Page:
Federal trademark registration requires transportation of goods across state lines (interstate commerce) with the mark displayed on the goods or their packaging. Trademark registration is regulated by the federal government per the U.S. Constitution’s commerce clause which allows federal regulation of a state’s interstate commerce.
For federal registration, “commerce” means all commerce the U.S. Congress may lawfully regulate, e.g., interstate commerce or commerce between the U.S. and another country. “Use in commerce” must be a bona fide use of the mark in the ordinary course of trade, and not a token use simply made to reserve rights in the mark.
Acceptable use for goods and services include:
- for goods: the mark must appear on the goods, the goods’ container, or on displays associated with the goods & the goods must be sold or transported in commerce; and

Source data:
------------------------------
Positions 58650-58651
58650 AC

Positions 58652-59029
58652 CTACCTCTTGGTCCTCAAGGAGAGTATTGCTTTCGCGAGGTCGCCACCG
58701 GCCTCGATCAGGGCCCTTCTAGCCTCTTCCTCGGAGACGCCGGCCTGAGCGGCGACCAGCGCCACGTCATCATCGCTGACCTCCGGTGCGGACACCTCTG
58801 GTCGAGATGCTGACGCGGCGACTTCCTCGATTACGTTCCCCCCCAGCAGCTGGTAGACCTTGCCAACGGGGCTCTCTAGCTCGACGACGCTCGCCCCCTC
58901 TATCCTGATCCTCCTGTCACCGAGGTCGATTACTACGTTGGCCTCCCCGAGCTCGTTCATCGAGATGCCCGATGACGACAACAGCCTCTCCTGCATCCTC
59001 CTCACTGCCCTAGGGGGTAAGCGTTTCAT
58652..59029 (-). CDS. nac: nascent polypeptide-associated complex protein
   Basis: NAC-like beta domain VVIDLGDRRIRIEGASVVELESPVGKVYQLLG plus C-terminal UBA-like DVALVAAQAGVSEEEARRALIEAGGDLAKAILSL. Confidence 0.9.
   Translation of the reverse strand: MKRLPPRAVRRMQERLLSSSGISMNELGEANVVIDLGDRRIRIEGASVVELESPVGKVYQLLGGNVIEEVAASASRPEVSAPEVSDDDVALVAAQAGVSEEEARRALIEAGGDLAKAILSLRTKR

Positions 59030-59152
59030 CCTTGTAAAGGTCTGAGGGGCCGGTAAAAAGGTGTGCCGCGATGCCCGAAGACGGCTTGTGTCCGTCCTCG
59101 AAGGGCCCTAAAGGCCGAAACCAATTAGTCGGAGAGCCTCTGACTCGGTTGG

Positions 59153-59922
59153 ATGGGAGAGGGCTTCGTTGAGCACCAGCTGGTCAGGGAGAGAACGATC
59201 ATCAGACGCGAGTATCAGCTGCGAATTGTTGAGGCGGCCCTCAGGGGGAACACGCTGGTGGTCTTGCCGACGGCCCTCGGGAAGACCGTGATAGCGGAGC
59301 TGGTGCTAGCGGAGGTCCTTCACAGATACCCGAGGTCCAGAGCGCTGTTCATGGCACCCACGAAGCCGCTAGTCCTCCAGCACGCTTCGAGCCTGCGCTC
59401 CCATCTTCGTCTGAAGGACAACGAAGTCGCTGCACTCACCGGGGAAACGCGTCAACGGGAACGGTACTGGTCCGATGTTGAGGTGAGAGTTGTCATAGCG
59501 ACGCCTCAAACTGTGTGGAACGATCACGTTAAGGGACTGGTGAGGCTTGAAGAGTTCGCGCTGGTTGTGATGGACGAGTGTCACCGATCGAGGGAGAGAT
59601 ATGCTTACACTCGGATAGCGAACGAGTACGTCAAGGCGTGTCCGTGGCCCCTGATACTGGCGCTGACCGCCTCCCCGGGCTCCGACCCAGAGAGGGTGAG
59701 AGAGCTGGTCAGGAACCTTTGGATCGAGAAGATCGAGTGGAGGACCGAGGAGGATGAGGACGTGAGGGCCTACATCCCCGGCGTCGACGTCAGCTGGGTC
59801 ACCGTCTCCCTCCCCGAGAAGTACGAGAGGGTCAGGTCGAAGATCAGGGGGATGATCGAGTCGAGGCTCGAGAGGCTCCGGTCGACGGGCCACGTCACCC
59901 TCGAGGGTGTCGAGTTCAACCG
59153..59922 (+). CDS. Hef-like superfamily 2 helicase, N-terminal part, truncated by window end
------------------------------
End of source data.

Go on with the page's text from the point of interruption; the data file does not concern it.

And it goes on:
- for services: the mark must be used or displayed in the sale or advertising of the services & the services must be rendered in commerce.
Applications based on “use in commerce” must include:
- a statement that the mark is in use in commerce (as defined by 15 USC §1127) and was in use in such commerce on or in connection with the goods or services listed in the application, as of the application filing date;
- the date of the applicant’s first use (anywhere) of the mark on or in connection with the goods or services;
- the date of the applicant’s first use of the mark in commerce as a trademark or service mark; and
- one specimen for each class showing how the applicant actually uses the mark in commerce. If the specimen is not filed with the initial application, the applicant must submit a statement attesting that the specimen was used in commerce at least as early as the application filing date. These statements must be verified by the applicant, i.e., supported either by an affidavit or a declaration under 37 CFR §§2.20 & 2.33 [Trademark Act Section 1(a), 15 USC §1051(a); 37 CFR §§2.34(a)(1) & 2.59(a); TMEP §806.01(a)].